This Draft EIS includes a generic analysis of national transportation modes and routes from the 72 commercial reactor sites and 5 Department of Energy waste source sites, in 35 states, to Yucca Mountain. Also, alternative transportation modes, highway routes, and potential rail corridors in Nevada are analyzed in the Draft EIS.

The Department of Energy's (DOE) preferred alternative in this Draft EIS is to proceed with the Proposed Action to construct, operate and monitor, and eventually close a geologic repository for the disposal of spent nuclear fuel and high-level radioactive waste at Yucca Mountain. DOE also states in this Draft EIS that although it is uncertain when it will make transportation related decisions, it believes this Draft EIS provides the information necessary to make decisions regarding the basic approaches (for example, mostly rail or mostly truck shipments), as well as the choice among alternative transportation corridors. However, it is recognized that specific implementation decisions in Nevada would require additional NEPA reviews.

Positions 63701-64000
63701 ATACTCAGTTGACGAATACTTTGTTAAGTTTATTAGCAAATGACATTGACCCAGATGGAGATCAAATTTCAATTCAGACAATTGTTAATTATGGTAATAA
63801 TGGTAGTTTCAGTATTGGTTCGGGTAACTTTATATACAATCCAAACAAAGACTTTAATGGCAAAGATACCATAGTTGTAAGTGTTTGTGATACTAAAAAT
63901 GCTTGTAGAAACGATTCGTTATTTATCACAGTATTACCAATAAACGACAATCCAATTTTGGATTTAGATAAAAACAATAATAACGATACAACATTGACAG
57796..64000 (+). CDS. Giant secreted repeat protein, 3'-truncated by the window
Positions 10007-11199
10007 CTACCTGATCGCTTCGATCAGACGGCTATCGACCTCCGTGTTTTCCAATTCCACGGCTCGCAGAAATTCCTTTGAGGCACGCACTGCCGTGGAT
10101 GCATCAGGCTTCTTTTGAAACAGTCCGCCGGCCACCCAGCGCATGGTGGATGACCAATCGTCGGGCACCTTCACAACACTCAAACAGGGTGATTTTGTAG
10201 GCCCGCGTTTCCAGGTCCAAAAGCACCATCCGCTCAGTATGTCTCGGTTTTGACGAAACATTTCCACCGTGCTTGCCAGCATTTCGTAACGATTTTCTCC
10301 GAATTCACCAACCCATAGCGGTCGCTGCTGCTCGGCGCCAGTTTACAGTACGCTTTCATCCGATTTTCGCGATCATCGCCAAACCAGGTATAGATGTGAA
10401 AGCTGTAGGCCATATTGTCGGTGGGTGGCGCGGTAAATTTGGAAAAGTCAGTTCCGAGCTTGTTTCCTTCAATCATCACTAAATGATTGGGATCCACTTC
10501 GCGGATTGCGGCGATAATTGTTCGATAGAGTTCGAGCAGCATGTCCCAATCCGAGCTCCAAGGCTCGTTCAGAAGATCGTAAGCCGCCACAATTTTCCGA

Selected Points for Discussion